|Publication number||US3374673 A|
|Publication date||Mar 26, 1968|
|Filing date||Oct 1, 1965|
|Priority date||Oct 1, 1965|
|Publication number||US 3374673 A, US 3374673A, US-A-3374673, US3374673 A, US3374673A|
|Inventors||Trageser James H|
|Original Assignee||Technology Inc|
|Export Citation||BiBTeX, EndNote, RefMan|
|Patent Citations (5), Referenced by (44), Classifications (10)|
|External Links: USPTO, USPTO Assignment, Espacenet|
March 26, 1968 J. H. TRAGESER MOSS FLOWMETER STRUCTURE 2 Sheets-Sheet 1 Filed Oct. 1, 1965 ATTORNEY March 26, 1968 J H. TRAGESER 3,374,673
Moss FLOWMET-ER STRUCTURE Filed Oct. 1, 1965 2 Sheets-Sheet 2 FIG-7 INVENTOR. JAMES H. TRAGESER W/Zw ATTORNEY United States Patent Oflice 3,374,673 Patented Mar. 26, 1968 3,374,673 MASS FLOWMETER STRUCTURE James H. Trageser, Kettering, Ohio, assignor to Technology Incorporated, Dayton, Ohio, a corporation of Ohio Filed Oct. 1, 1965, Ser. No. 492,179 4 Claims. (Cl. 73204) ABSTRACT OF THE DISCLOSURE Related application This invention relates to the'invention disclosed in patent application Ser. No. 241,583, now U.S. Patent No. 3,220,255, filed Dec. 3, 1962, which is owned by the assignee of this application.
Background of the invention Ordinarily, a part of a mass flowmeter consists of a section of fluid conduit which is joined in series relationship to a fluid conductor within which fluid flows from a source of fluid to a receiver of the fluid. Within this section of fluid conduit, sensor means are provided which sense the fluid in the conduit. Thus, this section of the fluid conduit may be referred to as a sensor section of fluid conduit.
A mass flowmeter, such as disclosed in said patent application, comprises one or more sensor elements, such as thermistors or the like which are positioned Within a sensor section of a fluid conduit. Each sensor element within the sensor section of the fluid conduit is connected to suitable electrical circuitry exterior of the conduit.
In order that the sensor element or elements properly function to provide a complete and accurate signal which is independent of the temperature and pressure of the fluid, fluid which engages all of the sensor elements must he in the same condition and that condition must be stable and uniform.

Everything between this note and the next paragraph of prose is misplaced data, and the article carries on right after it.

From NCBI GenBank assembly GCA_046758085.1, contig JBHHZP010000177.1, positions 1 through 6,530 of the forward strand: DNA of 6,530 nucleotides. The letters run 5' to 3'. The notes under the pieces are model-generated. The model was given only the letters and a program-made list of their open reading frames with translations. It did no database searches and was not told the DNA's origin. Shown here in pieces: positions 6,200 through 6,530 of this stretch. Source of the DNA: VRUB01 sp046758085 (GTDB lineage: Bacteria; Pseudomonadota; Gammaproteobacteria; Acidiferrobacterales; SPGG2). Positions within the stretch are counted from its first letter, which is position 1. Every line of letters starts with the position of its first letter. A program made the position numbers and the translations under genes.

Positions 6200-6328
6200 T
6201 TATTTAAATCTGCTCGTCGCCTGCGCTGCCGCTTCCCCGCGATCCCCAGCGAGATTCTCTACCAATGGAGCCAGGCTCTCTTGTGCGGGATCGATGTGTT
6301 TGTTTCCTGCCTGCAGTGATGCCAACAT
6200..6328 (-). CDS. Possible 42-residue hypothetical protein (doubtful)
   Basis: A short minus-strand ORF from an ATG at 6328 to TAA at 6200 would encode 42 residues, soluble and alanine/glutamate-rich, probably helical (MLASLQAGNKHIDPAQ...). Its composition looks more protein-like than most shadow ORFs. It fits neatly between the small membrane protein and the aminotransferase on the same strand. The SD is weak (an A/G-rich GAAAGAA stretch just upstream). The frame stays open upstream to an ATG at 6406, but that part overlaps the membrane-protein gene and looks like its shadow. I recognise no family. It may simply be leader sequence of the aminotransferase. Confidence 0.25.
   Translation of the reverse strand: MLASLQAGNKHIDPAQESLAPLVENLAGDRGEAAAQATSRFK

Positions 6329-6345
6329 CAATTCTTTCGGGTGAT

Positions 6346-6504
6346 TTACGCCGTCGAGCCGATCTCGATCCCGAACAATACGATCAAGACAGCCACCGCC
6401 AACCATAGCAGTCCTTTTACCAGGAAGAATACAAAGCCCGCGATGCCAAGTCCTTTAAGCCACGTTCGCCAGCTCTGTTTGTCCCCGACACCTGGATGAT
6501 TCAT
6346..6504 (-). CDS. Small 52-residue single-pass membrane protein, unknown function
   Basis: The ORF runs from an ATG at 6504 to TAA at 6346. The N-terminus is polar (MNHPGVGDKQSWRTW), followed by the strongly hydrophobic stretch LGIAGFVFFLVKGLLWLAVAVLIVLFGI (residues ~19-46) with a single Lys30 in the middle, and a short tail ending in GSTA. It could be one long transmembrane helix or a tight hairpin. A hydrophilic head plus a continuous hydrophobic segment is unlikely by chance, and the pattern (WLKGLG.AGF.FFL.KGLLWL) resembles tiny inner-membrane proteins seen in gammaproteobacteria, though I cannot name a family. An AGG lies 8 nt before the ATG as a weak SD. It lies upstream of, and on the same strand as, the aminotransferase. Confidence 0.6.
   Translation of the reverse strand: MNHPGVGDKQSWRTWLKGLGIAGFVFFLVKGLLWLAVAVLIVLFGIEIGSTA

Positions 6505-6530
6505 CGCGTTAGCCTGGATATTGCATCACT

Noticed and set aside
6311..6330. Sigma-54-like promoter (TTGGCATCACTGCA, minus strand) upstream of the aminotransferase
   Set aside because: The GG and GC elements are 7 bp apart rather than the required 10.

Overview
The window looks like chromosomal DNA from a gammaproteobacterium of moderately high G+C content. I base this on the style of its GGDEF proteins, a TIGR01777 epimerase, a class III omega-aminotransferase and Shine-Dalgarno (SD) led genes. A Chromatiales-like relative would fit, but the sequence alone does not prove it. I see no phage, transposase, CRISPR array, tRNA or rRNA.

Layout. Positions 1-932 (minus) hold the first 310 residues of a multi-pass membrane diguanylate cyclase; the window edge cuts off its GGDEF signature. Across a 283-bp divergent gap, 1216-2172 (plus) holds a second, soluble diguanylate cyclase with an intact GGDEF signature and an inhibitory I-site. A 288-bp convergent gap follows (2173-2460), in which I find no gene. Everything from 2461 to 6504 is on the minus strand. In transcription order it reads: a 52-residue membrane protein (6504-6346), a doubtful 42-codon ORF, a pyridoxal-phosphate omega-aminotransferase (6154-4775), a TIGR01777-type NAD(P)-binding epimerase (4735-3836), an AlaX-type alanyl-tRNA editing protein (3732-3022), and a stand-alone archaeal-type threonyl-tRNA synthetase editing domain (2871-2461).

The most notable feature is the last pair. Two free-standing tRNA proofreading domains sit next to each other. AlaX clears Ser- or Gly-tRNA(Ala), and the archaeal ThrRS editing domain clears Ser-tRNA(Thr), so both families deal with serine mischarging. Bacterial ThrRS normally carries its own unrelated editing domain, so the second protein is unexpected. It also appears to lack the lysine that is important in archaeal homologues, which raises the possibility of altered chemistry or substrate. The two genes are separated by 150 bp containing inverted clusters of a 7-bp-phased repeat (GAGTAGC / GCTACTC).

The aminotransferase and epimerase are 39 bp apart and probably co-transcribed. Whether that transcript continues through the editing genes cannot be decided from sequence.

Several problems have occurred with respect to fluid conduit sections within which sensor means are disposed. It has been found thatunder certain fluid conductor conditions, or for other reasons, fluid flow becomes extremely turbulent. Such turbulence may exist in fluid which enters a sensor section of fluid conduit. Furthermore, frequently, it may be necessary to position a sensor section of fluid conduit in an ambient which is considerably warmer or cooler than the temperature of the fluid flowing into the sensor section of the fluid conduit. Of course, such turbulence and/or differential temperature conditions are undesirable in a sensor section of a fluid conduit of a mass flowmeter.
Thus, an object of this invention is to provide a sensor section of fluid conduit structure having a position therewithin at which stable temperature and/or flow conditions exist.
Other objects and advantages reside in the construction of the invention, combinations thereof, the method of manufacture, and the mode of operation, as will become more apparent from the following description.
In the drawings:
FIGURE 1 is a side sectional view of fluid conduit structure of this invention.
FIGURE 2 is a sectional view, taken substantially on line 2-2 of FIGURE 1.
FIGURE 3 is a perspective view of the foraminated member of the fluid conduit structure of FIGURE 1.
FIGURE 4 is a fragmentary side sectional view of a portion of other fluid conduit structure of this invention.
FIGURE 5 is a fragmentary side sectional view of a portion of other fluid conduit structure of this invention.
FIGURE 6 is a fragmentary side sectional view of a portion of other fluid conduit structure of this invention.
FIGURE 7 is a side sectional view showing other fluid conduit structure of this invention.